Last time, we showed that the lag time from the end of party briefing to oral argument was longer for civil cases in which the Court was divided than cases which were ultimately decided unanimously. But is lag time related to the degree of disagreement? Do 4-3 decisions take the longest, or do 6-1 decisions get delayed because the Court is trying to find a path to unanimity?

We divide the lag time data into four groups: unanimous, one dissent, two dissents and three dissents. One caution about this data: now that we’re dividing the split decisions into three groups, the data sets for most years are quite small, so our averages have a degree of randomness built in. But let’s see what the data says.

In the nineties, there was very little indication that a one-dissenter case gets delayed while the Court seeks a path to unanimity. In 1995, 1996 and 1998, unanimous decisions had a longer lag time than one, two or three-dissenter civil decisions. Two dissenter cases took the longest in 1990, 1991 and 1993. Three dissenter cases averaged the longest lag times in 1992, 1994, 1997 and 1999.

The data was a bit less spread out between 2000 and 2009. In 2005 and 2008, unanimous civil decisions had the longest average lag time. In 2002 and 2004, one-dissenter cases took the longest. In only one year – 2009 – did 4-3 decisions average the longest lag time. Two-dissenter cases averaged the longest lag time five times: 2000, 2001, 2003, 2006 and 2007.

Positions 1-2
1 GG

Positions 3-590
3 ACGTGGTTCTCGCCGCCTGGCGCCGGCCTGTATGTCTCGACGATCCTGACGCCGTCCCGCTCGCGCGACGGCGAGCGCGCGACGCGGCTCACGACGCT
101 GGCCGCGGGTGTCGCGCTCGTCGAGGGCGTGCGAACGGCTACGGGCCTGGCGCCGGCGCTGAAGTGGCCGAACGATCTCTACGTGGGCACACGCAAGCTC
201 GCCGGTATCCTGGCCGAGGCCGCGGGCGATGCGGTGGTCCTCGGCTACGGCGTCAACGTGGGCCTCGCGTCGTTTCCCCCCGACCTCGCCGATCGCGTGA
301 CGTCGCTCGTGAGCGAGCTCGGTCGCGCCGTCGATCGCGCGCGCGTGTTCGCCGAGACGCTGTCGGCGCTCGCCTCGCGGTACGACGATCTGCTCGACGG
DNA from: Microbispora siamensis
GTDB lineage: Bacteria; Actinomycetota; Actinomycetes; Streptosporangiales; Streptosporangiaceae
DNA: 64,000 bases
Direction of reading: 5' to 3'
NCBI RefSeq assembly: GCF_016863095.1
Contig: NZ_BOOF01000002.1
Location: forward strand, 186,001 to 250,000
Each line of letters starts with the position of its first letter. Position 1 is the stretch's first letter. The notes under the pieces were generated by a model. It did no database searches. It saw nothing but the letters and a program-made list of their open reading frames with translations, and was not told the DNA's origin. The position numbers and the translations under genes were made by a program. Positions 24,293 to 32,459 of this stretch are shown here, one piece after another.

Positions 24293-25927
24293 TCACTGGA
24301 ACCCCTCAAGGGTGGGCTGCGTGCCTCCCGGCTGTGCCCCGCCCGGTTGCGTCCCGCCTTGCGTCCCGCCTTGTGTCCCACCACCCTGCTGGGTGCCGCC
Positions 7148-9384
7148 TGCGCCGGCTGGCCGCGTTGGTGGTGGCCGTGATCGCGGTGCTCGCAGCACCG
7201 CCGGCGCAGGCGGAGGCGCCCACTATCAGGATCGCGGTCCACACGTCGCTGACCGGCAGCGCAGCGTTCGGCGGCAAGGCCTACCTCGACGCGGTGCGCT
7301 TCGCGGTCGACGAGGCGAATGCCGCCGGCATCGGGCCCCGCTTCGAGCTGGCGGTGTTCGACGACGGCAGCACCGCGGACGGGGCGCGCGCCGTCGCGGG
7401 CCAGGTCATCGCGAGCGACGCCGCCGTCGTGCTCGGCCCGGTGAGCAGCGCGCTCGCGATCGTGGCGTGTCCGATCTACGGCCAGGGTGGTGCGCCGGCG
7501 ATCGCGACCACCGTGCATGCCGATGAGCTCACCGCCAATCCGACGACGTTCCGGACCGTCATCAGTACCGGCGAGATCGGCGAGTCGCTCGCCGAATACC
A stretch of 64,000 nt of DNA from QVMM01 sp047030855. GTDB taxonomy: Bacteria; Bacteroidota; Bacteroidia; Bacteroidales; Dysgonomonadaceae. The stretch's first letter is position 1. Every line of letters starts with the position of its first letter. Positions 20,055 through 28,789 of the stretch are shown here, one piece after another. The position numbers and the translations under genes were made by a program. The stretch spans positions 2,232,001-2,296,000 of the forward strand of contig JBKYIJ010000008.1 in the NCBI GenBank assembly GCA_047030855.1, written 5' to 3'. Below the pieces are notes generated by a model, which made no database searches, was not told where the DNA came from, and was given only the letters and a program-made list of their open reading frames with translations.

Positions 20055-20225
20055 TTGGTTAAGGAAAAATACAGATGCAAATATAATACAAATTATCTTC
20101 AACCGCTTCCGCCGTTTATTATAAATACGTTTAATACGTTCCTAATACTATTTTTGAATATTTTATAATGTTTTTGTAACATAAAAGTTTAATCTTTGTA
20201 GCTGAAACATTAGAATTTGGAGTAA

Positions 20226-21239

Sharply divided cases have been relatively uncommon since 2010 – there were no 4-3 civil decisions in 2012, 2015, 2018 and so far in 2019. There were no 6-1 decisions in 2018. Over the past decade, unanimous decisions have averaged the longest lag time in 2013, 2016, 2018 and 2019. One-dissenter cases took the longest in 2010, 2015 and 2017. Two-dissenter cases had the longest lag times in 2011 and 2012, and three-dissenter cases were the longest in 2014.

Overall, the data doesn’t seem to support a clear relationship between the degree of disagreement on the Court and the lag time from end of briefing to oral argument. In 10 of the past 30 years, two-dissenter cases took longest. But in 9 years, unanimous decisions took the longest. In 6 years, 4-3 decisions were the longest lag times. In only 5 of the past 30 years did 6-1 decisions take the longest.

Join us back here next time as we continue to study the Court’s lag time data.

Image courtesy of Flickr by Bob B. Brown (no changes).